BY BEN BLINK
I was disappointed last week to learn that Libertarian presidential candidate Gary Johnson was officially excluded from the three U.S. presidential debates. The two-term New Mexico governor, who cares equally about reducing budget deficits, protecting civil liberties, and improving the justice system, will not get a podium. I was frustrated, but hardly surprised. The Commission on Presidential Debates (CPD), which stages the events, hasn’t included a third-party candidate in almost a quarter century.
Why? It isn’t because Americans are satisfied with their two presidential choices, Hillary Clinton and Donald Trump. Both candidates are viewed unfavorably by more than half of likely voters. It also isn’t because Johnson has less support than other third-party candidates who have participated in debates. Ross Perot had lower polling numbers than Johnson when he was invited to debate George Bush and Bill Clinton in 1992.
The real reason is that “the Commission” isn’t really a commission at all. It’s a private organization that has almost complete autonomy to set the rules for who gets on stage and who doesn’t. The Commission is more like a cartel. Aside from a few token TV journalists, its board is stacked with establishment Democrats and Republicans to ensure the format is acceptable to both major candidates. It’s not surprising then that a private organization made up of Democratic and Republican operatives isn’t interested in including third-party candidates.
The rigged debate system tends to slip under our noses, but we must confront an uncomfortable fact: the only mass-audience events where Americans can hear candidates share and debate ideas are run by the two major parties themselves. Credible presidential candidates outside the big two parties don’t even get a shot to make their cases.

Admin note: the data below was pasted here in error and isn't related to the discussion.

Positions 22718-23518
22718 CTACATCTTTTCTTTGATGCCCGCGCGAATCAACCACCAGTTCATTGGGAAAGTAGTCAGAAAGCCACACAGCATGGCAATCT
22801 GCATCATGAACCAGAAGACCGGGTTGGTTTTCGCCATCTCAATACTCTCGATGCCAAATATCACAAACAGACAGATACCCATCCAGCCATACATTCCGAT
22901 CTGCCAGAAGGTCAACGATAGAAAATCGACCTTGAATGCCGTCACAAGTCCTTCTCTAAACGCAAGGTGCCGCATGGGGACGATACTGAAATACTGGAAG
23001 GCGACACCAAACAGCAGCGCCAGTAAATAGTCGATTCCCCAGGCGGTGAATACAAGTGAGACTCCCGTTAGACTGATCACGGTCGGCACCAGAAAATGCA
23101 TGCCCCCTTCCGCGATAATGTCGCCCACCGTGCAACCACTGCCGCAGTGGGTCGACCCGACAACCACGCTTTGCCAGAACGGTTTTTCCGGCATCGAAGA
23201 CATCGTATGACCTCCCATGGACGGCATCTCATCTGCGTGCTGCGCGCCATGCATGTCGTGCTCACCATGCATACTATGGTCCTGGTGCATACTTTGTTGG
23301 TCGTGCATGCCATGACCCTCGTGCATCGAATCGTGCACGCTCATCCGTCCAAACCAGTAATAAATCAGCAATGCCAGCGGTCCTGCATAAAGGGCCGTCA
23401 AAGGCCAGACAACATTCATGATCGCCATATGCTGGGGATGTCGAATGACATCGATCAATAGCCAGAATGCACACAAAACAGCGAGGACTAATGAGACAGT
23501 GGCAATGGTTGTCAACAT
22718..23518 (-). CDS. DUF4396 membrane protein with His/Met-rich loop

So what should we do about it? First, we should demand that the real commission (the Federal Elections Commission) update how it regulates debates. Since the late 1970s, the FEC has exerted only superficial regulation over televised presidential debates through its campaign finance exemption. Organizations that stage debates get an exemption that allows them to accept large corporate donations and spend money to run the shows. In return for that exemption, the FEC says that debate organizations must use “pre-established objective criteria” for selecting candidates to include. That’s not enough. Objective criteria are not necessarily fair.
Today, the CPD uses three criteria to select eligible participants. Candidates must: (1) be constitutionally eligible to be president, (2) achieve sufficient ballot access to theoretically achieve electoral college victory, and (3) achieve 15 percent support of the national electorate, using the average of five polls.
The first two criteria make sense, but the third purposely restricts third-party candidates. Only major political parties (and some celebrity-billionaires) have the money to build the name recognition that gives a candidate 15 percent support of eligible voters. The polling threshold was explicitly defined in 2000 after the CPD was criticized for arbitrarily excluding Ross Perot from the 1996 debates. The FEC should make rules in the best interests of Americans, and take the power to determine participants away from the presidential debate cartel.
The FEC would only have to make a small tweak to the CPD’s criteria to make the system fair. It can keep the first two criteria (be constitutionally eligible to be president, and achieve ballot access). For the third, the FEC should switch from requiring a minimum threshold of Americans who support a candidate, to a minimum threshold of Americans who want to include a candidate in the debates. Debates are meant to help people make their decisions. At the end of August, only 7 percent of voters “strongly supported” Gary Johnson, but a whopping two-thirds of voters said they hadn’t heard enough to make a decision. Not surprisingly, 62 percent of voters say that Johnson should be included in the debates.
The system that governs presidential debates in the U.S. isn’t designed to help people pick the right candidate. It’s designed to help political parties stifle their competition. We don’t notice it as much when those parties deliver good candidates. But in a year when most of us are fed up with our two choices, it’s time to reassess the system. Let’s make sure our presidential debates serve the public interest, not the parties.
Ben Blink is a master in public policy candidate at the John F. Kennedy School of Government at Harvard University. His work focuses on leadership, management, and government innovation.
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